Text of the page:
Joel Thoms
joel.net - JavaScript, ReactJS, and Node

joel.net - JavaScript, ReactJS, and Node

⛅ Making API Calls From a Cloudflare Worker (lesson 3)

⛅ Making API Calls From a Cloudflare Worker (lesson 3)

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Joel Thoms

Published on Dec 8, 2020

7 min read

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Being able to retrieve data from an API or Database is a common task for a Cloudflare Worker. Without some type of API call to a database or service, your site would be the same as a static site. It's the API call that will make your site dynamic.

Cloudflare Workers run on the Edge (server side), so the resulting output will be server rendered. making your page SEO (Search Engine Optimization) friendly.

Cloudflare Workers Course Outline

  1. Getting Started with Serverless Cloudflare Workers
  2. Cloudflare Workers as a Web Server (with Webpack)
  3. Making API Calls From a Cloudflare Worker
  4. Key-Value Storage With Cloudflare Workers KV
  5. [Bonus] Smart Routing with Cloudflare Workers

Starting Where We Left Off

In case you haven't been following along with the previous lessons (you don't have to), you can start here:

# continue where we left off
$ git clone https://github.com/joelnet/cloudflare-worker-website.git
$ cd cloudflare-worker-website
$ git checkout ae0c7dcf533099832bc313099425d270e326148e
$ npm ci

I would recommend against using a library like axios and instead use the native fetch. The reason is your Worker has 1 MB limit. Adding any new libraries should be carefully considered due to this hard limit.

Cloudflare Worker code runs server side. Thus you don't have to worry about browser incompatibility with libraries.

Test other clients you may be considering. Since Workers do not run Node.js, some npm modules may not work. For example, any library that requires node-gyp will not run in a Worker.

If a library will run in the browser, it should also run in a Cloudflare worker.

Create src/api.js

I like to create an src/api.js file to hold all my API calls. This way if an underlying change needs to happen, it can happen in one file. This file will also simplifies the source for files using the API.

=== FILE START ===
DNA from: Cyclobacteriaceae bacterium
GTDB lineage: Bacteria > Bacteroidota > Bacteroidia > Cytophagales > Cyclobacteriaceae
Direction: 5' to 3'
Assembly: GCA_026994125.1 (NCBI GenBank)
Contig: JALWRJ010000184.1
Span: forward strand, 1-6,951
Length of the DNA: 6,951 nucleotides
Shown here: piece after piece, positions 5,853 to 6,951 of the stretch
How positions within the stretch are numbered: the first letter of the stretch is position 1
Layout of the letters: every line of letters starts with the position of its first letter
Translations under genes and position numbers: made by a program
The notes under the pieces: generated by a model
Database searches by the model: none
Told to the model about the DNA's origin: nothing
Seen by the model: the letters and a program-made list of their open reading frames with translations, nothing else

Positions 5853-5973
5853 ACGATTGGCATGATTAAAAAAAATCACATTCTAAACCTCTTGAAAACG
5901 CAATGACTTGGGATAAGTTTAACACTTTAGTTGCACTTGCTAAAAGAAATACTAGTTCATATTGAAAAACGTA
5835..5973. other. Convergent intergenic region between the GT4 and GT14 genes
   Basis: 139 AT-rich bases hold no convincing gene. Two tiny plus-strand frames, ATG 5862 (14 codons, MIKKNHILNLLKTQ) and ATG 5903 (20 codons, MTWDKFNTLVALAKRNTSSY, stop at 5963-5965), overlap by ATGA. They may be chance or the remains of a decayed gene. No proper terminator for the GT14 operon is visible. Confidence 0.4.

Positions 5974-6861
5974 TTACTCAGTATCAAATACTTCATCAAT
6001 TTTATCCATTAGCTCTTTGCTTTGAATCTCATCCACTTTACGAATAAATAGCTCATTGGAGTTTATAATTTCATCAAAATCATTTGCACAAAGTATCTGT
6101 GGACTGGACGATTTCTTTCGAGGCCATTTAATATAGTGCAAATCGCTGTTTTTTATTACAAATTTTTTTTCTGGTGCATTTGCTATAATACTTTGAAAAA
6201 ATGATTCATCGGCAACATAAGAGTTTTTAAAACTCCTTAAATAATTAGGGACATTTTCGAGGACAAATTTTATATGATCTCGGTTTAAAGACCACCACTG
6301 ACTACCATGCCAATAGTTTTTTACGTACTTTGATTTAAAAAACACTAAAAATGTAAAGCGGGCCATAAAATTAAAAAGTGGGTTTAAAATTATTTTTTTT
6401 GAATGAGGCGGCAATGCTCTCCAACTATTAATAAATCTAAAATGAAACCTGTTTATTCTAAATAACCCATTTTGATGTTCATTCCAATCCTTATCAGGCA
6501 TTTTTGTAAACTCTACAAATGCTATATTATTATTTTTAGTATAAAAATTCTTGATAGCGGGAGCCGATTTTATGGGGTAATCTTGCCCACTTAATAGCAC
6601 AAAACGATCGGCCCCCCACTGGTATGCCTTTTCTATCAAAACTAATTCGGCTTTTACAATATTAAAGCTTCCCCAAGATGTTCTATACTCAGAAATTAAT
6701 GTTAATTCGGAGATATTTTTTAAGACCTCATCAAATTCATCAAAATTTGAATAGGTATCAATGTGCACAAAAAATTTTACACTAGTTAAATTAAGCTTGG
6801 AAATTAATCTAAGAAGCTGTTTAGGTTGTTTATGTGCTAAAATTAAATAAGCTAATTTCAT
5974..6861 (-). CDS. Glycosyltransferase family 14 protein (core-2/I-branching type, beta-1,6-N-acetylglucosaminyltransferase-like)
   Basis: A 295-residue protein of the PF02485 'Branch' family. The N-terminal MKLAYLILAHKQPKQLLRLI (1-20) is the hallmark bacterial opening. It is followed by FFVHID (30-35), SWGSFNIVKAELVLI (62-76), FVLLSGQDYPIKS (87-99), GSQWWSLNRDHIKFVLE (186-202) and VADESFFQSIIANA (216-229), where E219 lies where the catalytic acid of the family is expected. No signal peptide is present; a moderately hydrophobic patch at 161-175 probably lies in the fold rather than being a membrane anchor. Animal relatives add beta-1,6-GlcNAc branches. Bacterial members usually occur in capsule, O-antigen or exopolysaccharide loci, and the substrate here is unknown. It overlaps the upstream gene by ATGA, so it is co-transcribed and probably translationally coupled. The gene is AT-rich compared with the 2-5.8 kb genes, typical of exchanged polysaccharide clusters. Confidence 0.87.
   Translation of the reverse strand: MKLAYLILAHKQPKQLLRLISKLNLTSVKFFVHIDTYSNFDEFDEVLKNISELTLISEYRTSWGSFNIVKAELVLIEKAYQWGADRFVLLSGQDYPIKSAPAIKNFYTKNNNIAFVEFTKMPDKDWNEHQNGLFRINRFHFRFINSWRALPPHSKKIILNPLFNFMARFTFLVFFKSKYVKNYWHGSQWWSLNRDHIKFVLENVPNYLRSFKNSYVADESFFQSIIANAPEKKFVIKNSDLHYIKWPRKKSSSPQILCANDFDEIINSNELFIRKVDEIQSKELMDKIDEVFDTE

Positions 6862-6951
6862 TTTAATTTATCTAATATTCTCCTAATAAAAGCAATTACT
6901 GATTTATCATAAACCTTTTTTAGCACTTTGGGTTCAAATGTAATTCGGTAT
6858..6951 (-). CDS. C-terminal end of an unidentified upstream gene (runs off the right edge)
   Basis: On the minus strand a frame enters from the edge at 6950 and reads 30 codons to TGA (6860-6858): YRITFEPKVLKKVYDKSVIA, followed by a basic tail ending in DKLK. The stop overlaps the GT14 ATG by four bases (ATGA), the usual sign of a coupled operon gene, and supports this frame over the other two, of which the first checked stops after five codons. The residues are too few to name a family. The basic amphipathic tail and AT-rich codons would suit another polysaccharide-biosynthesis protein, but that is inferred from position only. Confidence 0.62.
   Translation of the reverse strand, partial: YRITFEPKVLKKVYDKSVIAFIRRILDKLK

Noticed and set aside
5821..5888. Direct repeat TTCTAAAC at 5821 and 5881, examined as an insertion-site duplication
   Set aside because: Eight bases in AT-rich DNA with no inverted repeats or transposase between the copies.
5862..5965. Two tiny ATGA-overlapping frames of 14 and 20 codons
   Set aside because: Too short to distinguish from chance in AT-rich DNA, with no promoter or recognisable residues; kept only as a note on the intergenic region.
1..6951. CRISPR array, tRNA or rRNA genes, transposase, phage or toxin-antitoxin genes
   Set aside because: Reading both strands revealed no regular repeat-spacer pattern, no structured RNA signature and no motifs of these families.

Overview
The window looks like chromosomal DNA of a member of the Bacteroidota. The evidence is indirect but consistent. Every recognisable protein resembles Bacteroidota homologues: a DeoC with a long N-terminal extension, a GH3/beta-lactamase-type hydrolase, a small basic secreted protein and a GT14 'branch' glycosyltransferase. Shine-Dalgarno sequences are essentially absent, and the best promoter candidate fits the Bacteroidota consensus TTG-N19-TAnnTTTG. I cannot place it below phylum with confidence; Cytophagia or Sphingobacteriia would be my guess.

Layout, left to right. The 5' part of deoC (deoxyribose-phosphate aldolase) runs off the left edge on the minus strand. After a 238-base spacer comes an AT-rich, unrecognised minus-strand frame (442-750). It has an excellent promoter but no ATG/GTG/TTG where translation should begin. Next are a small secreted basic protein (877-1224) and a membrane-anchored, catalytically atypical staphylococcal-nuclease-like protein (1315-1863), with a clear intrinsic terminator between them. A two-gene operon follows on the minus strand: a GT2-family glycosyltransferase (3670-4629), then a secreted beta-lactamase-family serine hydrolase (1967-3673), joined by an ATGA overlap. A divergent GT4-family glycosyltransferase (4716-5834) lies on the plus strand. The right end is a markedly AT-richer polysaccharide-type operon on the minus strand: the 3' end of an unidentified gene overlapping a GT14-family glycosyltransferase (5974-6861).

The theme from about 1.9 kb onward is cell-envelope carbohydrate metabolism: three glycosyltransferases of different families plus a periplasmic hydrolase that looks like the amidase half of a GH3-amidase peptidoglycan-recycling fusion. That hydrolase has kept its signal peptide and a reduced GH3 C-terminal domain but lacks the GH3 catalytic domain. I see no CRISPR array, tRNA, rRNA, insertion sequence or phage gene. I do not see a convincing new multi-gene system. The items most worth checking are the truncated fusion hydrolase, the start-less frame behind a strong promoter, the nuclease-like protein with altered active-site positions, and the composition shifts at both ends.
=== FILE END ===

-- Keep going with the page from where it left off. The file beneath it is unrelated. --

For this demo, I will be making two API calls, fetchAllPeople and fetchPerson.

const getJson = async url => {
  const response = await fetch(url)
  if (!response.ok) {
    throw new Error('Unexpected HTTP Response')
  }
  return await response.json()
}

export const fetchAllPeople = () =>
  getJson('https://swapi.dev/api/people')

export const fetchPerson = id =>
  getJson(`https://swapi.dev/api/people/${id}`)

If you are curious about why I create the getJson abstraction this way and want to know more, I have created a video on this topic.

Create src/pages/allPeople.js

This page will display a list of all available people. The SWAPI API features pagination, which we'll ignore to keep this demo short. Feel free to implement the pagination on your own 👍

import { fetchAllPeople } from '../api'
import { htmlResponse } from '../lib/responses'

const personToLi = (person, index) =>
  `<li><a href="/people/${index + 1}">${person.name}</a></li>`

const allPeople = async () => {
  const { results } = await fetchAllPeople()
  const persons = results.map(personToLi)
  const html = `<ul>${persons.join('')}</ul>`
  return htmlResponse(html)
}
export default allPeople

Create src/pages/person.js

This page will display the individual person. There are more sophisticated ways of pulling the id from the URL, but I'm just going to use substring for simplicity of this demo.

import { fetchPerson } from '../api'
import { objectToTable } from '../lib/objectToTable'
import { htmlResponse } from '../lib/responses'

const person = async request => {
  const url = new URL(request.url)
  const id = url.pathname.substring(8)

  const response = await fetchPerson(id)
  const table = objectToTable(response)
  const html = `${table}
    <a href="/people">&lt;&lt; back</a>
  `

  return htmlResponse(html)
}

export default person

Support files

Create src/lib/objectToTable.js. This will convert an Object to an HTML table for this demo.

I don't care for looking at raw JSON, even if it's just a demo. So I'm gonna pretty it up a bit.

export const objectToTable = obj => {
  const rows = Object.entries(obj)
    .map(([key, value]) => `<tr><th>${key}</th><td>${value}</td></tr>`)
    .join('')
  return `<table>${rows}</table>`
}

Add Pages To The Router

Now I need to add the routes to the src/index.js Router.

Import the new pages at the top of src/index.js:

import allPeople from "./pages/allPeople";
import person from "./pages/person";

Then add the router code for those pages:

router.get('/people/?', () => allPeople(request))
router.get('/people/.+', () => person(request))

Run The Cloudflare Worker Locally

$ npm run preview

After the browser opens, navigate to /people.

image.png

Click on any person to view the /people/{id} route.

image.png

View the source to confirm the application is rendered on the server.

<ul>
  <li><a href="/people/1">Luke Skywalker</a></li>
  <li><a href="/people/2">C-3PO</a></li>
  <li><a href="/people/3">R2-D2</a></li>
  <li><a href="/people/4">Darth Vader</a></li>
  <li><a href="/people/5">Leia Organa</a></li>
  <li><a href="/people/6">Owen Lars</a></li>
  <li><a href="/people/7">Beru Whitesun lars</a></li>
  <li><a href="/people/8">R5-D4</a></li>
  <li><a href="/people/9">Biggs Darklighter</a></li>
  <li><a href="/people/10">Obi-Wan Kenobi</a></li>
</ul>

Summary

Pulling data from an API and rendering the content from the server side is key for application that are require SEO. Cloudflare Workers let's us do this with very little code.

Browse the repository at this point in history.

Subscribe to my Newsletter to continue learning about Cloudflare Workers!

Cheers 🍻

 
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